Differentially expressed genes at E60, E120 and NB

To better examine the biological mechanism of HF morphogenesis, it is important to identify the DEGs at each stage. Mean RPKM values were generated out of three biological replicates of each experimental group. Expression levels of a distinct gene from two groups were compared to give an expression difference using the DESeq [25]. The number of DEGs in E60 vs. E120, E120 vs. NB, and E60 vs. NB was 1,024, 0 and 1,801, respectively, for transcripts detected with |log2 Ratio| ≥ 1.0 and q value ≤ 0.05. Furthermore, no DEGs in E120 vs. NB were identified, suggesting that the E120 and NB have similar transcript profiles. A total of 2,059 DEGs were found in E60 vs. E120 and E60 vs. NB (S3 Table).

Our analysis identified a set of genes belonging to keratin family member encoding genes (KRT) and keratin-associated protein encoding genes (KRTAP), which were markedly up-regulated in E120 vs. E60. Studies have shown that KRT and KRTAP are major structural proteins of the hair fibre and sheath, and their content is important for fleece quality [28, 29]. In addition, we compared our results with RNA transcriptomic data from 20–50 SHF or PHF in cashmere goats. Of these, 49 KRT genes and 30 KRTAP genes were annotated in the goat genome [24]. We found that more than half of KRT and KRTAP (21/31) were detectable in the HF of cashmere goats (Table 1). Most of the KRT and KRTAP genes were evolutionarily conserved, however the expression patterns in HF present some differences among different species, such as between humans and sheep, due to the distinctive features of hair and wool [30]. Thus, our results could be useful in finding the expression patterns of KRT and KRTAP in the HF of cashmere goats, whose composition and interactions could determine the fibre properties.

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Table 1. List of KRT and KRTAP genes differentially expressed in E120 vs. E60 and NB vs. E60, which were also detectable in the HF of cashmere goats.

http://dx.doi.org/10.1371/journal.pone.0151118.t001

Moreover, the following genes were up-regulated: LRRC15 (leucine-rich repeat-containing protein 15), which may function in cell communication; LHX2 (LIM homeobox 2), which maintains stem cell characteristics in HF; VSIG8 (V-set and immunoglobulin domain-containing protein 8), which is enriched in the cuticle; and PRR9 (proline-rich protein 9), which serves as substrates for transglutaminases that are responsible for cross-linking (S3 Table) [31, 32]. This indicated that these DEGs are associated with structural protein biosynthesis during HF and skin development.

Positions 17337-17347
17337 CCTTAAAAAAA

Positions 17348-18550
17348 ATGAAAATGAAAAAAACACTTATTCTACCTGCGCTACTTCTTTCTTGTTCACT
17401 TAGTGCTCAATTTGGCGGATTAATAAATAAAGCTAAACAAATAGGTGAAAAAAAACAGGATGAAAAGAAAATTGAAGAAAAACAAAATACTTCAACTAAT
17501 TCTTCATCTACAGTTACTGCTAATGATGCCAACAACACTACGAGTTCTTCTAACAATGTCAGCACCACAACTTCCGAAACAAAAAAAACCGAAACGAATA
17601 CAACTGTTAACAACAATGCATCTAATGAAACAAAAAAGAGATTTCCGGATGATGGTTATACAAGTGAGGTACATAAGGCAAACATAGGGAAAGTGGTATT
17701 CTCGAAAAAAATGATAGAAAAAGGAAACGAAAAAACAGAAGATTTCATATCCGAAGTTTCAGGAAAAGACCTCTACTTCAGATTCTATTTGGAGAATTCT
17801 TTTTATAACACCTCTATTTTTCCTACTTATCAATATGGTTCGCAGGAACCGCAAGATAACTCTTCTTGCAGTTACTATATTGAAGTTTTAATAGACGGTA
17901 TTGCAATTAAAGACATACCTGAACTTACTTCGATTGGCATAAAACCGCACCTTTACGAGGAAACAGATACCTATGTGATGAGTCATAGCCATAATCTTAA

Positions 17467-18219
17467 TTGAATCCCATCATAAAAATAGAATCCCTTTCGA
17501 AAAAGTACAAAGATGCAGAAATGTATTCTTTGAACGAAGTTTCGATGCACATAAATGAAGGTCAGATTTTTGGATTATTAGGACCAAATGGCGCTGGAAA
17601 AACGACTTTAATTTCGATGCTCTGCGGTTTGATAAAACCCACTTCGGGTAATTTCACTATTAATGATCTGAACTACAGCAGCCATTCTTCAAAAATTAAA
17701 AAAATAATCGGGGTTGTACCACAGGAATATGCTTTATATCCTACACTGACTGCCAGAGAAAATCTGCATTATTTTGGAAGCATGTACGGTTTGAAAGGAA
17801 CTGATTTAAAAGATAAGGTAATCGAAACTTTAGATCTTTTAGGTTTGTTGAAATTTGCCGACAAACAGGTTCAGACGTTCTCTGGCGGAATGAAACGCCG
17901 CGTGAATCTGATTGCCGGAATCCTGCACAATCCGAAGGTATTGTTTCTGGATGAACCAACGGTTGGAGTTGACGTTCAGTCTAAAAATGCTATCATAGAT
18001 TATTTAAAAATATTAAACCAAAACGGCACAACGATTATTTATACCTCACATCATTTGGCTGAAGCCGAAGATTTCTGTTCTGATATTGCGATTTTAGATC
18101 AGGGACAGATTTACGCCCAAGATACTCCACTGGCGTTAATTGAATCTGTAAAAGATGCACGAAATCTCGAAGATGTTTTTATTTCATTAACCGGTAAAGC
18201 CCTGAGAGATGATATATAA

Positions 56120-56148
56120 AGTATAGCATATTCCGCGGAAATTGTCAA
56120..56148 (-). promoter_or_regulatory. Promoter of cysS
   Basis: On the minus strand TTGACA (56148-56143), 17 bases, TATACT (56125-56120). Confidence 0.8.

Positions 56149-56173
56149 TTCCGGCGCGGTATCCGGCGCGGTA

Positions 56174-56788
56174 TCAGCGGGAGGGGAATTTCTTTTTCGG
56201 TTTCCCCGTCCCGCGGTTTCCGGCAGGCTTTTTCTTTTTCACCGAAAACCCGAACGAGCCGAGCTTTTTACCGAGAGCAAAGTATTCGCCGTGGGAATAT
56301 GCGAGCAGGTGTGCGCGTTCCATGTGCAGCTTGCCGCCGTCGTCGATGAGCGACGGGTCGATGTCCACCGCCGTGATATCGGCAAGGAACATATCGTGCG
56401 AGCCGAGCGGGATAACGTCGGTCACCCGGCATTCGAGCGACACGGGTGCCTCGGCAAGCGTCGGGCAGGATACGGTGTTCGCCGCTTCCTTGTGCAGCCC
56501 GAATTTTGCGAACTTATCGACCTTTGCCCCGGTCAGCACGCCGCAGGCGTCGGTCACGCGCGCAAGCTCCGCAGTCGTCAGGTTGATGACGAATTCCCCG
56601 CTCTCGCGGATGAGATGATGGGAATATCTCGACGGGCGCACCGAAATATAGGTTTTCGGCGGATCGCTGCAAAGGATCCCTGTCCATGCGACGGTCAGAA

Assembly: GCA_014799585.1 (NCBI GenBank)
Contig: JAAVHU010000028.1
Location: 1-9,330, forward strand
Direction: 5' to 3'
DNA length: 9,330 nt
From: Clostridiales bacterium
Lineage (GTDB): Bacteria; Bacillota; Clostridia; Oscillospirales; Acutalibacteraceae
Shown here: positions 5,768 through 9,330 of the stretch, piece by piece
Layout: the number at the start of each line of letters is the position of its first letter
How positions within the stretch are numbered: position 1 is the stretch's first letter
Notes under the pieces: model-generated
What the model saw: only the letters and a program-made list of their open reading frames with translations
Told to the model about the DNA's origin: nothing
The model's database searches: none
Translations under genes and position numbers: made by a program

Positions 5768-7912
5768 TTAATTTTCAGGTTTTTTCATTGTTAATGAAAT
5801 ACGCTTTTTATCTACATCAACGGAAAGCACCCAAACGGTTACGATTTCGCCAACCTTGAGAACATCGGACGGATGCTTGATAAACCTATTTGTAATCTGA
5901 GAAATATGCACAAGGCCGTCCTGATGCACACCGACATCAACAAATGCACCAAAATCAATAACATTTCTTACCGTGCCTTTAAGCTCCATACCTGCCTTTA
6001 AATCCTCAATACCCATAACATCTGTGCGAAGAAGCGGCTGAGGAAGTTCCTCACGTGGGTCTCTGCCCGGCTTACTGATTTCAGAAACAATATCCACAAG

Validation of the sequencing data by quantitative PCR

To validate the accuracy and reproducibility of the transcriptome results, we selected eight genes for qPCR validation (Fig 2). Linear regression analysis of these gene expression ratios between RNA-seq and qPCR was highly correlated (r2 = 0.90) (S4 Fig). Hence, these qPCR results confirmed that our RNA-seq findings provided reliable data.

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Fig 2. Expression levels of tested reference genes revealed by qPCR and RNA-seq.

Data from qPCR are shown as means ± standard error (SE) of three replicates. RPKM from RNA-seq are shown as means and SE of three replicates. The left side indicates the data from qPCR; the right side shows RPKM from RNA-seq.

http://dx.doi.org/10.1371/journal.pone.0151118.g002

Immunostaining of KLK11 and VDR

The distribution of KLK11 and VDR was not detected in the placode at E60 (Fig 3a and 3d). The immunoreactivity increased as follicle development progressed. KLK11 immunoreactivity was localised to the nucleus of cells of the root sheaths and bulb of HF at E120 and NB (Fig 3b and 3c). VDR immunoreactivity was particularly enhanced in the ORS keratinocyte and matrix zone at E120 and NB (Fig 3e and 3f).

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Fig 3. Distribution of KLK11 and VDR immunoreactivity in fetal goat skin.

(a) E60: KLK11 was detected in the epidermis. The placode of HF shows little or no immunoreactivity at this stage (arrow). (b) E120: KLK11 was expressed strongly in the root sheaths and slightly in the bulb of HF (arrow). (c) NB: KLK11 was present in the hair matrix cells and root sheaths (arrow). (d) E60: VDR shows intense immunostaining in the epidermis. Very little VDR immunoreactivity was detected in the placode (arrow). (e) E120: VDR immunoreactivity is predominantly detected in the ORS keratinocytes and the bulb of HF (arrow). (f) NB: In fully formed HF, VDR staining was present in the root sheaths and bulb cells, where immunoreactivity was particularly enhanced in the ORS keratinocyte and matrix zone. Bar: 100 μm.